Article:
During the Pet Food Committee meeting AAFCO provided more details of consumer surveys performed by AAFCO regarding potential pet food labeling updates. The following slide was presented on potential warning statements for pet food. On the left side of this slide is the possible warning statement for a raw pet food and a kibble pet food:
Though not included on the slide, but stated at the meeting – the pet owners surveyed took little issue with the warning on raw pet food because they already understood safe handling is necessary when dealing with raw meat. But the pet owners surveyed were shocked that the same safe handling is necessary with kibble pet foods, something they had no understanding of at all.
And again in the consumer survey results, AAFCO learned that consumers has no understanding of meat meal ingredients:
This emphasizes our concerns brought to FDA of consumers having no public access to the definitions of pet food ingredients (including the definition of chicken meal discussed here). AAFCO owns the legal definitions and charges any and everyone $120 a year for access ONLY due to a agreement between FDA and AAFCO.
In another discussion was the following concern of some pet food manufacturers claims in marketing or on labels their product contains 50% or 60% or whatever percentage of meat when actually those numbers are inflated. Such as if the pet food includes meat meal ingredients, those are moisture removed ingredients. The claims of 50% meat (or other high meat claims) are sometimes based on miscalculations of the manufacturer by adding high levels of moisture back into their total meat calculations for the meat meal ingredients misrepresenting to the consumer an inflated ‘meat’ percentage than what is actually in the pet food. AAFCO asked manufacturers (in red below) to make these claims based on “total weight”.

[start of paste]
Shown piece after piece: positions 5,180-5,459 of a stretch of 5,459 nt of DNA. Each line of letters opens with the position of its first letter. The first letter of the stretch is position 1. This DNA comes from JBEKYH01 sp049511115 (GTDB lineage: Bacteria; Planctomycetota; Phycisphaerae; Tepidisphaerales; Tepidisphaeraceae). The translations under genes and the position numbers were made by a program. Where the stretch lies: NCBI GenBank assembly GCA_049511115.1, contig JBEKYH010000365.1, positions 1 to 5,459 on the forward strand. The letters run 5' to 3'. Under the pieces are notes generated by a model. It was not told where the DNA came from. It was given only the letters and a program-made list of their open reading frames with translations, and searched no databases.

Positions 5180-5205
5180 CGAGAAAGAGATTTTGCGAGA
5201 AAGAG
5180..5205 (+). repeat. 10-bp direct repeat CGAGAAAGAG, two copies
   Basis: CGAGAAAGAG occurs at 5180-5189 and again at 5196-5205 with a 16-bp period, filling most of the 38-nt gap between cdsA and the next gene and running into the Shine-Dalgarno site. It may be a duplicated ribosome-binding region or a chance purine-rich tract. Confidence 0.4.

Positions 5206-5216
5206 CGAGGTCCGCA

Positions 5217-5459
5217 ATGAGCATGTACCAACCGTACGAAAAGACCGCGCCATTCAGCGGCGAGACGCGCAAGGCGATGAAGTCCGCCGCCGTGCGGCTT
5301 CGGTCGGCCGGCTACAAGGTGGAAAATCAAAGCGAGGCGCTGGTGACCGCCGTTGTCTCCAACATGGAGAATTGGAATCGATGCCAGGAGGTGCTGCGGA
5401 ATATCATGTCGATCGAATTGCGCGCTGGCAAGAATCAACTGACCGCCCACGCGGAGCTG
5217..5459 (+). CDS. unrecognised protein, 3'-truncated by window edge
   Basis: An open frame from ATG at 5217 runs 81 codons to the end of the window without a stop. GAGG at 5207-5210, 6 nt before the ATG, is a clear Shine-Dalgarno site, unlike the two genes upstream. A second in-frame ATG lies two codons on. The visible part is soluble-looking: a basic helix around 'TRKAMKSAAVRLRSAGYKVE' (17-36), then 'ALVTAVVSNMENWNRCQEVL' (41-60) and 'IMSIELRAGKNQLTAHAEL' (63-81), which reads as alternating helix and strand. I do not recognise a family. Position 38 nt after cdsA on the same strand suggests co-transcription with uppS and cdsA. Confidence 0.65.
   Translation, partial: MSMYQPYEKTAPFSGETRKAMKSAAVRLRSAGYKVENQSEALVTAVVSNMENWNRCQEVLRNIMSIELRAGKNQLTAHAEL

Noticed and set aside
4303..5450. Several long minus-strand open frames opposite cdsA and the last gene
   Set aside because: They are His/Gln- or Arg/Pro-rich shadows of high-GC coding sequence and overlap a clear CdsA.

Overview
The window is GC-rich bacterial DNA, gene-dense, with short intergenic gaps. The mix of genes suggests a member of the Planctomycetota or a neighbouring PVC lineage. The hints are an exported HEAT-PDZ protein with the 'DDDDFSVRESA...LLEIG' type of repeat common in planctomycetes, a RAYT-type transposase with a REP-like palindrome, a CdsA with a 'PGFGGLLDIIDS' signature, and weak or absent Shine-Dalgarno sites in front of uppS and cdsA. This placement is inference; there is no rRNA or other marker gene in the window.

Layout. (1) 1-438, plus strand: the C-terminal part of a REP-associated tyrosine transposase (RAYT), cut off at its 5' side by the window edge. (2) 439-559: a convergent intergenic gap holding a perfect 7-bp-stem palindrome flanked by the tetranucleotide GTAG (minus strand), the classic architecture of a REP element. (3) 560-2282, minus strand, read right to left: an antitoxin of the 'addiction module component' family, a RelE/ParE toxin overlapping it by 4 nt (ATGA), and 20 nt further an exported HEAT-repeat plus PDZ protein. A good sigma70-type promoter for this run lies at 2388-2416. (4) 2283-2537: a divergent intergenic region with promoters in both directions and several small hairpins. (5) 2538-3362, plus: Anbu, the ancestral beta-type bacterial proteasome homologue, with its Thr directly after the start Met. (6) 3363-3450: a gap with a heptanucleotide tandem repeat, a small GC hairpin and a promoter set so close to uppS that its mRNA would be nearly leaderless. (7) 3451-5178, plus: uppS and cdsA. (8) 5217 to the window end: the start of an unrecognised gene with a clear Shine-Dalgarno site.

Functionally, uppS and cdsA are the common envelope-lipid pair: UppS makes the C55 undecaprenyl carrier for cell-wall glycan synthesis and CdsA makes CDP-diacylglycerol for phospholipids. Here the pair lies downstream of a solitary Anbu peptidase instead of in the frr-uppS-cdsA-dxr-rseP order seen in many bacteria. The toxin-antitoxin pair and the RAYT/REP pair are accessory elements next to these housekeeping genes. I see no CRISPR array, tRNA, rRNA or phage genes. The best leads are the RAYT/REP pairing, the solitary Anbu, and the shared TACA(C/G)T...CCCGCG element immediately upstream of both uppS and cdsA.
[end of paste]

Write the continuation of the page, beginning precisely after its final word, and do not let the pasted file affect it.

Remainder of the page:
The bison/water buffalo issue was finally defined at this meeting too. Pet food labels that previously stated “buffalo” will now be required to distinguish between the American Buffalo (or Bison) and Water Buffalo (commonly sourced from India). Labels will be required to state ingredients as “Bison” or “Water Buffalo”, though it is unknown how long manufacturers will be given to update labels.
Another issue of concern that happened at this meeting doesn’t directly effect pet owners, but it does indirectly. During the Ingredient Definitions committee meeting was discussion of the legal definition of the feed ingredient “Oat Fiber“. Several industry suppliers/manufacturers of this ingredient spoke out against the AAFCO definition claiming it was a definition specific to ONLY one manufacturer. They shared if AAFCO approved the ingredient, their businesses would be severely damaged. And then an attorney representing one of the other manufacturers (whose ingredients would not meet the new AAFCO definition) spoke. He quoted AAFCO policy that states the organization will not define ingredients that are specific only to one manufacturer – written in AAFCO official procedures. This attorney once again reminded AAFCO if they approve this ingredient definition, it would be proprietary to only one manufacturer and that is a violation of AAFCO written policy. AAFCO ignored their own policies, AAFCO ignored the multiple other ingredient suppliers who paid their $500 to attend and voice their opinion – and AAFCO approved the ingredient definition that was specific to ONLY one supplier excluding all the others.
It would not surprise me if we soon hear of several new lawsuits against AAFCO over this. Their actions were very biased.
Another AAFCO meeting done. Next one is scheduled for January 2020.